It’s depressing, isn’t it? Those flashes of media sadism. These days every time you switch on the international news channels, they show you hordes of refugees crossing the oceans in ill-equipped boats or trudging across countries in a bid for a better life. A popular destination is the bloc that doesn’t seem to understand anything anymore — Europe — the place where sandwiches have more than two ingredients.
The migrants come from different parts of the world, victims of strife or man’s inhumanity to man. First it was the Rohingya, and the world learned that the Burmese army had a new Special Forces unit — the Buddhist priests. Currently, it’s the Syrians. The reactions of the Europeans have been mixed and one cannot deny that both moral and humanitarian concerns have been interlaced with considerations of race and religion before a country decided how it should react to requests for asylum. In Asia, the most receptive country has been Turkey that has taken in almost half of the Syrian refugees. Lebanon, Jordan, Iraq and Egypt have also done their bit. In the Gulf, the UAE has taken in 250,000 refugees, while the combined total of oil-rich Kuwait, Qatar and Bahrain is a fat zero. That’s what makes the filigree of narrative so compelling.
The surprise is South America, where Venezuela, Chile, Brazil, Argentina and Uruguay have joined the humanitarian club. In Europe, the Austrians, Germans and Swedes have been most welcoming in accepting applications for asylum. The British and French reception was slower, but it came eventually. And so did the Americans and Canadians who responded favourably, though they took in a trifle.
But it was the snotty-nosed Hungarians who behaved abominably. For them it was a crippling embarrassment. Muslims were not welcome, even if some of them looked like Latvians who had just spent a summer on the Cote d’Azur. The Hungarians pushed every button on the panic switchboard and thought of a number of humiliating ways to irritate the unwanted guests. The refugees were herded into pens and packets of food were thrown over a fence as if they were feeding a pack of Afghan hounds. They used tear gas and water cannon when the mob got rowdy, and packed them like sardines into rolling stock and sent them to the Serbian and Austrian borders. It was bad enough that Hungarian photographers were tripping Syrian children and women before taking their photographs.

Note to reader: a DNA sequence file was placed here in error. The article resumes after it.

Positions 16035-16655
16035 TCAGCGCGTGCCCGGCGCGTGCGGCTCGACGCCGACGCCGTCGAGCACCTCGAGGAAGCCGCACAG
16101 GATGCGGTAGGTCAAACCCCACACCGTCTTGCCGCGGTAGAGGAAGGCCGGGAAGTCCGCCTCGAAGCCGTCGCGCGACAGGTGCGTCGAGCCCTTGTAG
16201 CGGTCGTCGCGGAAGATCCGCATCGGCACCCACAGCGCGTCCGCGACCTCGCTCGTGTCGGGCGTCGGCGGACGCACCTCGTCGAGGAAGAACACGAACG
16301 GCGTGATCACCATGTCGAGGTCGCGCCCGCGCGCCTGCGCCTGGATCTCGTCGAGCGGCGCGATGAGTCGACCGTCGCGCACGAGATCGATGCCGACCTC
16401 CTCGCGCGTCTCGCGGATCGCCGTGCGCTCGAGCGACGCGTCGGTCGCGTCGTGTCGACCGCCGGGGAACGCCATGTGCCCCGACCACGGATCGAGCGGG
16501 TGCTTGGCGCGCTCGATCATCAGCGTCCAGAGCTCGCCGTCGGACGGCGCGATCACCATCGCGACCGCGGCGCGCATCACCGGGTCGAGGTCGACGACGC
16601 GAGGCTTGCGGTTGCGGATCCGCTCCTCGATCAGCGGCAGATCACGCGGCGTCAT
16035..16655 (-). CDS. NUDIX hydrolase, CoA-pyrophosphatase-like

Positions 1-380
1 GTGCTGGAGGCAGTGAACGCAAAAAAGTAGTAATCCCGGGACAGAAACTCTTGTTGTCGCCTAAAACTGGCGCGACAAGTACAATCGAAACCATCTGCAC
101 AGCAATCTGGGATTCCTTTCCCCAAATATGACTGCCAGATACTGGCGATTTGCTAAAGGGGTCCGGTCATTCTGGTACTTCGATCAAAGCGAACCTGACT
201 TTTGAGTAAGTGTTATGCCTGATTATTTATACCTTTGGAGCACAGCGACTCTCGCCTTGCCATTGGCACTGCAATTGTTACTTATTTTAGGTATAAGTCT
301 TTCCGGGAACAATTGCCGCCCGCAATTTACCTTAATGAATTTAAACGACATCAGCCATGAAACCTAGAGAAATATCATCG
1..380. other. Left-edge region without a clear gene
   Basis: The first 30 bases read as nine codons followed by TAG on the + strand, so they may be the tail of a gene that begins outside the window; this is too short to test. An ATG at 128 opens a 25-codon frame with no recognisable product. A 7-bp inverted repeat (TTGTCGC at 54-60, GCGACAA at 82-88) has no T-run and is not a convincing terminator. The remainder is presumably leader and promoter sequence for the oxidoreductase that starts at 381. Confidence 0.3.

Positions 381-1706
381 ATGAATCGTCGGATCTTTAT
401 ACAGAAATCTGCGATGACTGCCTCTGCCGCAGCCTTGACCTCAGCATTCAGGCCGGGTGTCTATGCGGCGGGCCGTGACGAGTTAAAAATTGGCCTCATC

But then, the Hungarians were always a murky lot. Even during the Second World War they were up to no good and sent thousands of Jews to labour camps in Poland. Why Gavrilo Princip, the Bosnian Serb, wanted to shoot an Austrian Archduke and his wife instead of a Hungarian and start the First World War, I will never know. What is remarkable is that even the Serbs, the chaps who not so very long ago massacred the Bosnians and the Albanians, and had to be taught a lesson by Bill Clinton, bitterly criticised the Hungarians.
The Syrians are in this mess because the world has abandoned them — the United Nations is dysfunctional, Europe has become particularly feeble, America keeps making promises, Iran and Saudi Arabia are fighting each other, countries in the Gulf are busy funding terrorist organisations and attracting tourism, the Chinese are sprouting proverbs and Russia, well… the less said about Russia, the better. But I wonder why neither of the two highly popular international news channels, CNN and the BBC, have devoted a special programme to discussing just how the Syrians had gotten into this sordid mess in the first place? Would they start with George W Bush’s blitzkrieg on Iraq? Or the clandestine and arcane funding of the Islamic State?
Published in The Express Tribune, September 20th, 2015.